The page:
Dashes are used to show a range or in place of parentheses to show that information has been inserted into a sentence. Dashes are only used in informal writing; in academic and business writing, use parentheses, commas, or colons instead. Do not put a space before or after a dash.

En Dash (–)

Use an en dash (the shorter dash symbol) to show a range of dates, numbers, or locations. In all uses of the en dash, you should be able to substitute the word “to” or “through” for the dash. 

  • The report covers the period 1998–1999.
  • Please read pages 70–77 in your text.
  • The San Diego–Las Vegas flight is on time. 

Note: An en dash is slightly longer than a hyphen.

Em Dash (—)

  1. Indicate an interruption or an abrupt change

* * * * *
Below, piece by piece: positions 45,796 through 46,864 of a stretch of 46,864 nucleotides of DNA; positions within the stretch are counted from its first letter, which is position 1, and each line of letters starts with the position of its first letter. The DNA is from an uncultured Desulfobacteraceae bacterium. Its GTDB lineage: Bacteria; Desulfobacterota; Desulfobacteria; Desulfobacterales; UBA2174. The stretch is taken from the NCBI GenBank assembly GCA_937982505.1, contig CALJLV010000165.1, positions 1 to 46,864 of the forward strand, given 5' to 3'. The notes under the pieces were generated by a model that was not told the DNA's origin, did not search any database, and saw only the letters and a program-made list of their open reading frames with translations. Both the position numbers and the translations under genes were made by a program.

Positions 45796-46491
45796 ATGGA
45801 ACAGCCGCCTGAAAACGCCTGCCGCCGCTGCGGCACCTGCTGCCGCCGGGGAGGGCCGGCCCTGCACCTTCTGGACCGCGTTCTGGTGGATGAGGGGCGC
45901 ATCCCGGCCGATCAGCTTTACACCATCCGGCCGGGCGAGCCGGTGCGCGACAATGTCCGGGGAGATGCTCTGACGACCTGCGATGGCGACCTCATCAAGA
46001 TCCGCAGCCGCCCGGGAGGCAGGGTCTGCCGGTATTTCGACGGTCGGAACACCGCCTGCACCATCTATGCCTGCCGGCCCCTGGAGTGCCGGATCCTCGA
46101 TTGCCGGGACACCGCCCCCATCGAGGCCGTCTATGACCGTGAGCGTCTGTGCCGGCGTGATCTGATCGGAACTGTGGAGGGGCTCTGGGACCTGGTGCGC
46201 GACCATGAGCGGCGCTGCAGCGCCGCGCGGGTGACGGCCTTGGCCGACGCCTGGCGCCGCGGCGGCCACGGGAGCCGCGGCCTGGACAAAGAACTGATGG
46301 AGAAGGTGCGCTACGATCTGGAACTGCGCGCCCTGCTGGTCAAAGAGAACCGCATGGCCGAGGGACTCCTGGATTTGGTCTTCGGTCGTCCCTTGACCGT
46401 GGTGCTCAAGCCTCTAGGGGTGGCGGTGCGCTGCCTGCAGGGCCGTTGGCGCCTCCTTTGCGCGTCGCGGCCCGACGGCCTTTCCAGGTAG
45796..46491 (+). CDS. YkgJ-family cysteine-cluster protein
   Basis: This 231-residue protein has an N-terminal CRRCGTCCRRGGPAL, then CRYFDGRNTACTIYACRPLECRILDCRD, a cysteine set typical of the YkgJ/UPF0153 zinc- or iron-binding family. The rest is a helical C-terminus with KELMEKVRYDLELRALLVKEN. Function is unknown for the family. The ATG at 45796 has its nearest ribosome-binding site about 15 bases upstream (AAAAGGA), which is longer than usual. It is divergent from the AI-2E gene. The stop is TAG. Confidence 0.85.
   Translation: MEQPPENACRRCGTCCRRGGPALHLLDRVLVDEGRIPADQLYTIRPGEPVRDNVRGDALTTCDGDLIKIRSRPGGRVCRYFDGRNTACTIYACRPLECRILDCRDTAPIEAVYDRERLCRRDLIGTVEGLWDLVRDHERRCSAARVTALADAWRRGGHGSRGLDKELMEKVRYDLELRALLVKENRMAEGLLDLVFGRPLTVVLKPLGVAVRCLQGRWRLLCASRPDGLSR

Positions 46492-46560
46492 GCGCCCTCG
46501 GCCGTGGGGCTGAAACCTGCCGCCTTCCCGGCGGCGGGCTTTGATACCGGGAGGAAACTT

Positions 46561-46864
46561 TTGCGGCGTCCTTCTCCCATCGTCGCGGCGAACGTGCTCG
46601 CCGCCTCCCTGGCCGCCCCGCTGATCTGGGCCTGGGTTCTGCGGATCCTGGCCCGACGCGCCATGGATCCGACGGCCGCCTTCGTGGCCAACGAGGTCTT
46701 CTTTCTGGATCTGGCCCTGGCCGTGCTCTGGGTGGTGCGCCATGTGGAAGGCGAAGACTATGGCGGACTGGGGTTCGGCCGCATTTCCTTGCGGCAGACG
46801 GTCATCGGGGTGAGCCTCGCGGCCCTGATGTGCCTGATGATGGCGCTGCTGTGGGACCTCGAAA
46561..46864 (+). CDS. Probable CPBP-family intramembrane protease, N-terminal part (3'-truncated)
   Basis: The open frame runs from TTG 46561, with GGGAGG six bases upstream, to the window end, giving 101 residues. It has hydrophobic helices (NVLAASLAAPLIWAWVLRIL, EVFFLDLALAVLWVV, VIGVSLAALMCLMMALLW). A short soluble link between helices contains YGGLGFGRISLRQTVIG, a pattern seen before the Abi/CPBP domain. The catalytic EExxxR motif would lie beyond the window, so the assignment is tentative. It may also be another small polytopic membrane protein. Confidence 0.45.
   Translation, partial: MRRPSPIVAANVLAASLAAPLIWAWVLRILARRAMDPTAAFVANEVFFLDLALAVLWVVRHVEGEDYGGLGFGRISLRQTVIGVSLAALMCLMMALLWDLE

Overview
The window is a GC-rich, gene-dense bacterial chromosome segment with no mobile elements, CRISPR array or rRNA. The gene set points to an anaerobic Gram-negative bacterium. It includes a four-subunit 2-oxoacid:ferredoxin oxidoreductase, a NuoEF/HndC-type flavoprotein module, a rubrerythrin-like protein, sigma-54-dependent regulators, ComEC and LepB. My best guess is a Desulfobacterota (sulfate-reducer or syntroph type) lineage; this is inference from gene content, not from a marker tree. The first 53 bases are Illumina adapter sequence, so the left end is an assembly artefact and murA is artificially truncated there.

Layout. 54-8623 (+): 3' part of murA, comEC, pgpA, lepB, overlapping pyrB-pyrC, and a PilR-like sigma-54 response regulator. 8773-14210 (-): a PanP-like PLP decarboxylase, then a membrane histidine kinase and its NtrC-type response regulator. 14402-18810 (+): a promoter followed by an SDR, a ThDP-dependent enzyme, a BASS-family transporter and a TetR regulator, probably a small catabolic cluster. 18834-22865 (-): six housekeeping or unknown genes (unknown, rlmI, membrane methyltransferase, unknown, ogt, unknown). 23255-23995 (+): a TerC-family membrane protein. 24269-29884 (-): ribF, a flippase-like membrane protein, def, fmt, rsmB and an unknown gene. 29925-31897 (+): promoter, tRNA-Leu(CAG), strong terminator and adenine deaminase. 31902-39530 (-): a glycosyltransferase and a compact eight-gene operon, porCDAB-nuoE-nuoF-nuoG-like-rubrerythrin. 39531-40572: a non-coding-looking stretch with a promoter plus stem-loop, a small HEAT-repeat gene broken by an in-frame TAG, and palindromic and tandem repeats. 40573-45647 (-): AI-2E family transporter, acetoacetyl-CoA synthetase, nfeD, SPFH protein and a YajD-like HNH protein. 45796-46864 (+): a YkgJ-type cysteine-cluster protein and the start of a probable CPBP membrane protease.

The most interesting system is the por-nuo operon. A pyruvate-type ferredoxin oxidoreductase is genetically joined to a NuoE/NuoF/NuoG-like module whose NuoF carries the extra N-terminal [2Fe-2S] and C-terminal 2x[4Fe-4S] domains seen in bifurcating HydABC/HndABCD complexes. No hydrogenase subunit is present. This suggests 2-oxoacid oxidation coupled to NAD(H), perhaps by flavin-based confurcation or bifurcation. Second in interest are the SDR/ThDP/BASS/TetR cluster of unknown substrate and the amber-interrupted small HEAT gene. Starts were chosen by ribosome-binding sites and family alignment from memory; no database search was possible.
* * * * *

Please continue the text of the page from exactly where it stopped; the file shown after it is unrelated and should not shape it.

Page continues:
Use an em dash (the longer dash symbol) to indicate an interruption or an abrupt change in thought or to insert supplemental information. If the interruption or insertion comes in the middle of a sentence, add a closing dash to signal the end of the interruption.
    • Last week—I think it was Wednesday—the manual was published and distributed.
    • Faith, hope, and love—these virtues are very important to me.
  2. For emphasis
    • The only exception—and it is rare—is when an extreme emergency arises.
  3. Set off a phrase with commas
    • A solid–colored top—such as the black sweater, the brown vest, or the red shirt—would probably look best with those pants
  4. With quotations
    • "Proper words in proper places make the true definition of a style."—Jonathan Swift